Sea Otters have returned in numbers to the Pacific Coast after being driven to the verge of extinction. They have increased dramatically in numbers in recent years, which has been great news for the underwater kelp forests as the Otters prey on their main herbivore the sea urchin. The study of the change in habitats bought about by the return of the Sea Otter has been fundamental in elucidating the idea of Trophic Cascades, an important concept now in ecological understanding. Sea Otters are exceptionally cute animals both in appearance and in their playful behaviour, and our boat cruise around Nootka Island will give us a great chance to observe them at length as well as to photograph these beautiful mammals.
Knight Inlet’s Grizzly Bear boat trips are famed for both the frequency and quality of sightings. 95% of trips see bears and if we don’t they’ll take us again! Our boat captain has been taking people to watch the bears for sixteen years and has un-paralleled knowledge about exactly where the bears will be at any given time. We’ll have plenty of time to watch them and photograph as they catch fish, or as the cubs play on the shore.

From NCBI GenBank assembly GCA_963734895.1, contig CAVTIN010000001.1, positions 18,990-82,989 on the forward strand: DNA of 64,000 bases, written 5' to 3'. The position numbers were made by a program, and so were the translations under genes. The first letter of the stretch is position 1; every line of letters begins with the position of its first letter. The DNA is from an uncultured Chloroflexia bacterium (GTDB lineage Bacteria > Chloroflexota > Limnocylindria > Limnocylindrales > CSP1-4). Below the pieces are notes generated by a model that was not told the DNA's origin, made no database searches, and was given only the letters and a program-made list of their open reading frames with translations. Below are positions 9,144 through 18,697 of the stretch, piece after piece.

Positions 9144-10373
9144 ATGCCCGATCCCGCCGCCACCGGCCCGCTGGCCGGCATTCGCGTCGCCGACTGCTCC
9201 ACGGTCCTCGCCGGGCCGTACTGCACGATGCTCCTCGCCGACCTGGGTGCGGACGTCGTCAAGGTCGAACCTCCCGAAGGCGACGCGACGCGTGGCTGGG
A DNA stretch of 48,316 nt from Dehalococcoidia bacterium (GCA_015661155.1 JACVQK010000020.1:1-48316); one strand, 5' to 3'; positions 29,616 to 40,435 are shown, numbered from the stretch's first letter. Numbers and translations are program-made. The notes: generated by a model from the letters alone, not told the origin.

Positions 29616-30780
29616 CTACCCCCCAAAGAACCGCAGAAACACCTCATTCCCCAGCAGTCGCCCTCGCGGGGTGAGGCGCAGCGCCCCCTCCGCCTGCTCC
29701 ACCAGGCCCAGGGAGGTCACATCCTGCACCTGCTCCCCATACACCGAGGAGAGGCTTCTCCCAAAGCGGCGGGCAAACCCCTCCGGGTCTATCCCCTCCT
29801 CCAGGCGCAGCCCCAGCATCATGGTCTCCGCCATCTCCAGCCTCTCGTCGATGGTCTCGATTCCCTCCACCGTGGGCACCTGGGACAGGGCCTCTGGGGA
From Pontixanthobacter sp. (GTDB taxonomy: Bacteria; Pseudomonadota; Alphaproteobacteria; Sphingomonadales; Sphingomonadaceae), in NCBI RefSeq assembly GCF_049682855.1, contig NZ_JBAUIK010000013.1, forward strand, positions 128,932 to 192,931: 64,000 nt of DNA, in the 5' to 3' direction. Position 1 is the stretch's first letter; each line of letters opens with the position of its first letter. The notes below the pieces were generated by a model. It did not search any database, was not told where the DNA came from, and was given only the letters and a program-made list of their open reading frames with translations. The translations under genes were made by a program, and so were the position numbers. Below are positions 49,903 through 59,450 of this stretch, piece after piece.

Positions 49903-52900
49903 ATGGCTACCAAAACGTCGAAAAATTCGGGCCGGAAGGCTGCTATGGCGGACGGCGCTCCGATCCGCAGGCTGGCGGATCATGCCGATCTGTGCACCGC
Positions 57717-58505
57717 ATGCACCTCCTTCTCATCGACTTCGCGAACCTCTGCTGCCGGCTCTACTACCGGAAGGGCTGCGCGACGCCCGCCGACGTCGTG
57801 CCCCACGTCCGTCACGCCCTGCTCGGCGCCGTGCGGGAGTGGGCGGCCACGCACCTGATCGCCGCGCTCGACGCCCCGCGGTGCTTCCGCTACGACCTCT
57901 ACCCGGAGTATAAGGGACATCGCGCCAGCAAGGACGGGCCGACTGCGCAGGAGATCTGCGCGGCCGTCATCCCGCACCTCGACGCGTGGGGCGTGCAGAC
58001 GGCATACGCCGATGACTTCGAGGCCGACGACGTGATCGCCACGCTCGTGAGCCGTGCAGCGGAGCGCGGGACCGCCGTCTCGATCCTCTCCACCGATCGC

Wandering Vancouver’s oldgrowth temperate rainforests is an experience that will leave you awed. The moss and fern-laden understorey is peppered with giants – Western hemlock, Yellow Cedar, Western Red Cedar, Douglas Fir, Amabilis Fir and Sitka Spruce – these are some of the largest trees in North America. Red squirrels scold us as we watch Steller’s Jays, Pacific Wren and Chestnut-backed Chickadee. Cathedral Grove has an 800 year old Douglas Fir that stands 76 metres tall.
Dates and Prices
25th August - 8th September 2024 (15 days)
* doesn't apply if you're willing to share and a room-mate can be arranged
Bear-watching and Whale-watching, also other Mammals, Birds and Landscapes.
One leader for a group of up to 8, two leaders up to the maximum of 12.
All flights. All transport, accommodation and meals in Vancouver. Services of your leaders. Please note: drinks, tips and items of a personal nature such as travel insurance, are not included.
Mammal, bird and flora (selected) checklists are available.